Most live cattle contracts at the Chicago Mercantile Exchange gained, led by technical buying and futures' discounts to initial cash prices, said traders. 

They said positioning as the holiday and the end of the quarter draw near contributed to advances. 

June, which will expire on Friday, closed down 0.050 cent per pound to 120.200 cents. Most actively traded August ended 0.875 cent higher at 116.500 cents, and above the 10-day moving average of 116.050 cents. October finished 1.325 cents higher at 114.975 cents. 

On Thursday, a small number of market-ready, or cash, cattle in the U.S. Plains brought $119 to $120 per cwt, compared with $118 to $123 last week, said feedlot sources. 

Packing plant holiday shutdowns and seasonally slumping wholesale beef demand weakened most cash returns so far this week, said traders and analysts. 

Market bulls believe impressive packer profits and fewer animals for sale than last week might underpin prices for unsold cattle. 

Technical buying, buy stops and live cattle futures advances lifted CME feeder contracts for a second straight session. 

August feeders ended 0.775 cent per pound higher at 147.175 cents.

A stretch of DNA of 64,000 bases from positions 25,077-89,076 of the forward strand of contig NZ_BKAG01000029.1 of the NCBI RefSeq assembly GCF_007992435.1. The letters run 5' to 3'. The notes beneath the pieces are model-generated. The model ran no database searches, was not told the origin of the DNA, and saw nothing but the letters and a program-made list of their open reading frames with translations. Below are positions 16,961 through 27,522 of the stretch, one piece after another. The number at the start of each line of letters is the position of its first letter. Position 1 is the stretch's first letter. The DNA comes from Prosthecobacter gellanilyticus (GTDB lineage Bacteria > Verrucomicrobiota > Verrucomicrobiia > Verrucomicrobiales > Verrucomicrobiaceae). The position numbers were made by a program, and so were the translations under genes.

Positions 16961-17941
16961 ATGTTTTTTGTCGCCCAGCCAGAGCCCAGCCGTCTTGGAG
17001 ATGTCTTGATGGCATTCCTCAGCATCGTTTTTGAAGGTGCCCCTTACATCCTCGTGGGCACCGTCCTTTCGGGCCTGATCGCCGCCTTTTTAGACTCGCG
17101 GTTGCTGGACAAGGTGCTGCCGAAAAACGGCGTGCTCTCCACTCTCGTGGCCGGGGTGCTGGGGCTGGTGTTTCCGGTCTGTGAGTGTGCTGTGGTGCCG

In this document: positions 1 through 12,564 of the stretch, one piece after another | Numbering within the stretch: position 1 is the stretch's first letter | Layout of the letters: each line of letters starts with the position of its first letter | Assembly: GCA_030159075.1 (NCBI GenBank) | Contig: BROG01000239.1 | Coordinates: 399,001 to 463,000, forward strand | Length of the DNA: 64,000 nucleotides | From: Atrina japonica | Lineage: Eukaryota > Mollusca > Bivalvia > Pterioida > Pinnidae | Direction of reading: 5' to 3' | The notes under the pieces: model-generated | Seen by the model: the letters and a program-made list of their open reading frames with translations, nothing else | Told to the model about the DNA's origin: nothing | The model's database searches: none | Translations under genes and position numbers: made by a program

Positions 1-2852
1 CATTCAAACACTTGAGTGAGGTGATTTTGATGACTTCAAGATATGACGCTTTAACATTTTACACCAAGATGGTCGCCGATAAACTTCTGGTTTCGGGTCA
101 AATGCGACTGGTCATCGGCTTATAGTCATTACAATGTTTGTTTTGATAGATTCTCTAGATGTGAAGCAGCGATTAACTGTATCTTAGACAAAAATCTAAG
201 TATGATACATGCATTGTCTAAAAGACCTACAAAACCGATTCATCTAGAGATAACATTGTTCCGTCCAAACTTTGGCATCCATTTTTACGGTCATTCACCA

CME Hog Futures Climb Ahead of USDA Report

CME lean hog futures settled higher on Thursday, and the July contract notched fresh highs, supported by their discounts to cash prices and fund buying prior to the U.S. Department of Agriculture's neutral quarterly hog report, said traders. 

The USDA's report showed a record number of hogs for the March-May period, but the results were within analysts' forecasts. 

July ended 1.550 cents per pound higher at 89.475 cents, and hit a fresh high of 89.650 cents. August finished 1.275 cents higher at 80.750 cents, and above the 20-day moving average of 80.378 cents. 

Hog futures received an added boost from surprising cash price strength, despite plants scheduled to close during the U.S. Fourth of July holiday. 

Solid profits for packers motivated them to line up hogs for what could be a big post-Saturday holiday slaughter, a trader said. 

Retailers may buy small amounts of pork until they determine how much of it moved during the holiday, he said.